18 Organizations are going global by expanding markets and operations all over the world. In addition, firms are promoting diversity and training managers to handle cultural diversity. To face the global, quality, and efficiency challenges, many organizations are restructuring --that is, changing the way human resources are organized. The goals of restructuring are increased flexibility, quicker response to external changes, and more fluid structures. Entrepreneurs provide considerable competition for large businesses. Free of bureaucratic red tape and more connected to their customers, they can “turn on a dime” when a new opportunity or challenge arises. The flexibility, creativity, and responsiveness of entrepreneurs are benefits that many large businesses try to harness by encouraging intrapreneurs --employees in large organizations that have the drive, creativity, and flexibility of entrepreneurs. Through the use of high technology , business organizations can become more flexible and efficient. Computer networks, state-of-the-art hardware and software, information technology, telecommunication tools, automation, and robotics allow organizations to do more in less time.
19 To respond to globalization and cultural issues , managers must learn to work with people from other countries effectively and manage diverse cultures inside and outside the organization. To keep up with the rapid pace of change , managers must recognize, adapt to, and reap the inherent benefits of change. To respond to customer demands for low-cost, high-quality products and services, managers must adjust to new situations quickly, respond to organizational and customer demands efficiently, and think broadly and creatively. Managers must work with a diverse workforce, be socially responsible and aware of ethical issues, and consider the effects of business activities on multiple stakeholders .
AFTER STUDYING THIS CHAPTER, YOU SHOULD BE ABLE TO:
Define organizational behavior (OB).
Describe what managers do.
List the major challenges and opportunities for managers to use OB concepts.
Identify the contributions made by major behavioral science disciplines to OB.
AFTER STUDYING THIS CHAPTER, YOU SHOULD BE ABLE TO:
Describe why managers require a knowledge of OB.
Explain the need for a contingency approach to the study of OB.
. . . a field of study that investigates how individuals, groups and structure affect and are affected by behaviour within organizations, for the purpose of applying such knowledge toward improving an organization’s effectiveness.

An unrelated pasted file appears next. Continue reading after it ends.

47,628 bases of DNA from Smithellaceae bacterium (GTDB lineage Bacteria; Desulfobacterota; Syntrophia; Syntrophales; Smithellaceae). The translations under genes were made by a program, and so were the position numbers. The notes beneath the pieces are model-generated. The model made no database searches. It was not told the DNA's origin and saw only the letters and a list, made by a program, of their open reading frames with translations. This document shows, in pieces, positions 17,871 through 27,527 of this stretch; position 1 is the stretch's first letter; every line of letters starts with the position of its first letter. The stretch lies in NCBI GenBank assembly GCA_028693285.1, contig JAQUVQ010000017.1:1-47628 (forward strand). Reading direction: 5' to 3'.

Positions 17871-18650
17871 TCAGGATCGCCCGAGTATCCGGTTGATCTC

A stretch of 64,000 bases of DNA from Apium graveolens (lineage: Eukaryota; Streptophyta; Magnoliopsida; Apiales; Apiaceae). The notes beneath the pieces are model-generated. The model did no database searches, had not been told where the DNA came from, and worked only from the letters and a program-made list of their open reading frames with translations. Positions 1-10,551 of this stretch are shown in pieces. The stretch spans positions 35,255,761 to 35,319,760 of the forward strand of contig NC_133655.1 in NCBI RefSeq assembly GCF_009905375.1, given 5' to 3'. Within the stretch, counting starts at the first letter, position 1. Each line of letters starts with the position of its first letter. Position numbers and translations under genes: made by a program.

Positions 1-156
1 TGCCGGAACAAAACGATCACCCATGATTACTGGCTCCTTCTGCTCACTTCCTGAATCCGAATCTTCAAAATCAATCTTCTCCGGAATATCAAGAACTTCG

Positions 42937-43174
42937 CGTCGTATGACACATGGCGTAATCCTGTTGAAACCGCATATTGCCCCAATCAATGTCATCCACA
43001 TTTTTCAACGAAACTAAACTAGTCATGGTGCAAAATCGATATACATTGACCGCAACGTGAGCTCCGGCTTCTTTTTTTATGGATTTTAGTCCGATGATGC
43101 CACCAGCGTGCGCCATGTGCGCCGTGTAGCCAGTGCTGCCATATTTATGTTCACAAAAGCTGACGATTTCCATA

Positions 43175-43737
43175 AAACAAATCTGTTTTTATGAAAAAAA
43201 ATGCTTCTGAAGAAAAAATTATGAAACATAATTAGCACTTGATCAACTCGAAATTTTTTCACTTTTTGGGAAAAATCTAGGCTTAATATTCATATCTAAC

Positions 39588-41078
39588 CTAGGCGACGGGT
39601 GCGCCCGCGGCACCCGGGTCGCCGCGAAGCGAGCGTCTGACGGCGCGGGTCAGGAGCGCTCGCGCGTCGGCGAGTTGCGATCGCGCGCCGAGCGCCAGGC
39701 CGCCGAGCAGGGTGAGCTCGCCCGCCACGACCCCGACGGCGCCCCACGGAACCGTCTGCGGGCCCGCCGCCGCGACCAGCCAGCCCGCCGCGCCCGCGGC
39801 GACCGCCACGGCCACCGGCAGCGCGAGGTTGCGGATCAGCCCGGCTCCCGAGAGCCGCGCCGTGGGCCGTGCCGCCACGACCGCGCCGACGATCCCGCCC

Let employees make decisions that affect their work
Offer assistance with childcare
Have minimal bureaucracy (red tape)
“ Old” Companies
Think casual Fridays are pitiful
Charge employees for perks and incentives
Hold events on employee time
Have flex time: but only between 7:30 a.m. and 6:30 p.m.
Hide financial results from their employees
Encourage employee input -- but rarely act on it
Employ rigid hierarchies (chain of command)
Stop at “open door” policies
Exhibit 1-1 Challenges Facing the Workplace Workplace Organizational Level • Productivity • Developing effective employees • Global competition • Managing in the global village Group Level • Working with others • Workforce diversity Individual Level • Job satisfaction • Empowerment • Behaving ethically
Exhibit 1-4 The Layers of OB The Organization Negotiation Conflict Communication Groups and teams Power and politics The Group Emotions Values and attitudes Perception Personality Motivating self and others The Individual Change Organizational culture Decision making Leadership Groups and teams
Exhibit 1-3 Toward an OB Discipline Social psychology Psychology Behavioural science Contribution Unit of analysis Output Anthropology Sociology Political science Study of Organizational Behaviour Organization system Learning Motivation Perception Training Leadership effectiveness Job satisfaction Individual decision making Performance appraisal Attitude measurement Employee selection Work design Work stress Group dynamics Work teams Communication Power Conflict Intergroup behaviour Formal organization theory Organizational technology Organizational change Organizational culture Conflict Intraorganizational politics Power Organizational culture Organizational environment Behavioural change Attitude change Communication Group processes Group decision making Group Comparative values Comparative attitudes Cross-cultural analysis Individual
A schematic drawing that depicts hierarchical relationships (chain of command) among all positions in the organization.
Nonmanager Nonmanagers Managers Key Nonmanager Nonmanager Nonmanager Nonmanager Nonmanager Nonmanager Nonmanager Manager Director Director Director Director Director Director Manager Vice President Vice President Vice President President
Challenges for Today’s Organizations Rapid Pace of Change Multiple Stakeholders Globalization and Culture High Quality and Low Cost
The Response of Organizations Globalization and Cultural Issues Rapid Pace of Change Demand for Quality and Low Cost Multiple Stakeholders Going Global and Promoting Diversity Restructuring Entrepreneurship and Intrapreneurship High-Technology
The Response of Managers Globalization and Cultural Issues Rapid Pace of Change Demand for Quality and Low Cost Multiple Stakeholders Work With Others and Manage Diversity Identify and Harness Opportunities Be Flexible, Learn Fast, and Think Creatively Adopt a Broad, Big-Picture View